Both Ways Is the Only Way I Want It

Acclaimed author Maile Meloy's Both Ways Is the Only Way I Want It finds women disenchanted, disempowered, and hindered by the worlds they live inside.

Montana-bred, L.A.-based Maile Meloy has more worldly, cool credentials than most young writers—she’s in demand at The New Yorker, Granta, and The Paris Review; she’s a Guggenheim fellow with abundant awards and prizes; her kid brother is Decemberist Colin Meloy. But the short stories in her second collection are set deep in disempowered, rural alienation. Characters leading isolated lives in awkward circumstances are brought vividly into focus by her spot-on command of dialogue and tone. Abandonment and infidelity pervade; the girls in these stories are tantalized by their own desires but can’t negotiate the ways of men, and adult women are bound by the disappointing bargains they have struck.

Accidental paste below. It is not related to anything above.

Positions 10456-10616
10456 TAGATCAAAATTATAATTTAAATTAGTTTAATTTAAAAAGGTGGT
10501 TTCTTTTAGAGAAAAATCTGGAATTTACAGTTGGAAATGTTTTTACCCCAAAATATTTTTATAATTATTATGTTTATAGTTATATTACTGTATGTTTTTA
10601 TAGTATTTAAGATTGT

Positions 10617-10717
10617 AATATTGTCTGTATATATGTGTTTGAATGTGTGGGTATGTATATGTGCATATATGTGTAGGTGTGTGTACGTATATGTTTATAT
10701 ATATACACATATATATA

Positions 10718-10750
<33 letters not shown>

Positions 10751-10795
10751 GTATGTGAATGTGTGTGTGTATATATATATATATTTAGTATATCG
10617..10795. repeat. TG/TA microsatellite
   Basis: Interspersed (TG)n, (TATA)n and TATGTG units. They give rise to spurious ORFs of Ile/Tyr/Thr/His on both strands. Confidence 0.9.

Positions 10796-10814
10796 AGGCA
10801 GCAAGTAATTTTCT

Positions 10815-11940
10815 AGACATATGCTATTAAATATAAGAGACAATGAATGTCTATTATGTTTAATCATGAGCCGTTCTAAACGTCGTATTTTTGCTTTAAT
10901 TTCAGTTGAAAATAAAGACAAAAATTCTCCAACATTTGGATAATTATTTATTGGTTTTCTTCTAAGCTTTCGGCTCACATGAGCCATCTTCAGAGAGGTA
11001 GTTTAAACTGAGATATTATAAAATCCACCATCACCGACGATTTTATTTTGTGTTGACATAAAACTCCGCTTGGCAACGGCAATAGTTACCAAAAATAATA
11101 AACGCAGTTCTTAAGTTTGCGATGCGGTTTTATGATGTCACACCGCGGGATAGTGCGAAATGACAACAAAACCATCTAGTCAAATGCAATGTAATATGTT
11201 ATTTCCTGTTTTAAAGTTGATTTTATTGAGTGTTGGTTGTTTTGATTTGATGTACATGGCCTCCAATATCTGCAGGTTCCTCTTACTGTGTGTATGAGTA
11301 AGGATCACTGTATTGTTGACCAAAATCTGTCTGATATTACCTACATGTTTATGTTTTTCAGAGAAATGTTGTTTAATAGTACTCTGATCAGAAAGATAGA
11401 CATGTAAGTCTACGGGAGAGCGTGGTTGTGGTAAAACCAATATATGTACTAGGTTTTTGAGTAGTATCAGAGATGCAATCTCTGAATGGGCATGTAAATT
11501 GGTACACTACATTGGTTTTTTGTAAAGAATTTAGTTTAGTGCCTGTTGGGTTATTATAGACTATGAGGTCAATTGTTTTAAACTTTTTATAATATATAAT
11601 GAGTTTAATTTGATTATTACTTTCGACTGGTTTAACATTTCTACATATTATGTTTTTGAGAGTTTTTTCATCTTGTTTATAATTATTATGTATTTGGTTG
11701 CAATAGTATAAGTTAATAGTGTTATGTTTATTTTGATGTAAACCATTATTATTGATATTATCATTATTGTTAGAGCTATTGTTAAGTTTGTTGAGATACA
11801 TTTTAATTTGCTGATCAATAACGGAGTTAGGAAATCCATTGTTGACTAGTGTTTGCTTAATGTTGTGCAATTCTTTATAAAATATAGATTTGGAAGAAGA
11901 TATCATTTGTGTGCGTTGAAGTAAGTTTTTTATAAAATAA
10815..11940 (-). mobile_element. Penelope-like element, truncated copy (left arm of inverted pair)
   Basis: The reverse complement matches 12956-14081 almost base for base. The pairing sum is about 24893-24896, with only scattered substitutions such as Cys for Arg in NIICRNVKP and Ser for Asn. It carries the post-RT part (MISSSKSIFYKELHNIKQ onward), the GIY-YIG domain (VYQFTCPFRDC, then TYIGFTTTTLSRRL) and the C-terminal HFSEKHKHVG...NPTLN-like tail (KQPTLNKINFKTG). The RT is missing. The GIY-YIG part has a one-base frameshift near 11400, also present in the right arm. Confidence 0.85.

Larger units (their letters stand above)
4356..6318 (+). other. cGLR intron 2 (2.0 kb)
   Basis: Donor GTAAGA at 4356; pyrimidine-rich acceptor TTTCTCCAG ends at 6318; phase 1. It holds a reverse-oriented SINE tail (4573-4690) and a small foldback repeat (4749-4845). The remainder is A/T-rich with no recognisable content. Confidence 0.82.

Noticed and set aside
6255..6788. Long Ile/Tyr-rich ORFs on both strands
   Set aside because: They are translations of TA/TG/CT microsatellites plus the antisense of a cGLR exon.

Unfortunately for me, Meloy’s otherwise excellent work is too much from the perspective of other, male characters, predominantly of a creepy middle-aged variety. I felt tricked by the title of this collection, which seemed an interestingly bratty take on second-wave “having it all,” when in fact it’s from a (man’s) poem evoked by male characters in two separate stories, fantasizing about sexual access to both their wives and other women.

I know it’s a strength for any writer to speak convincingly from the perspective of dissimilar beings—especially since Meloy’s work intentionally toys with autobiographical elements—but in this collection, it feels at the expense of rendering female consciousness. Too many of the women characters are not given voice. There’s plenty enough fiction like that by men already, thanks.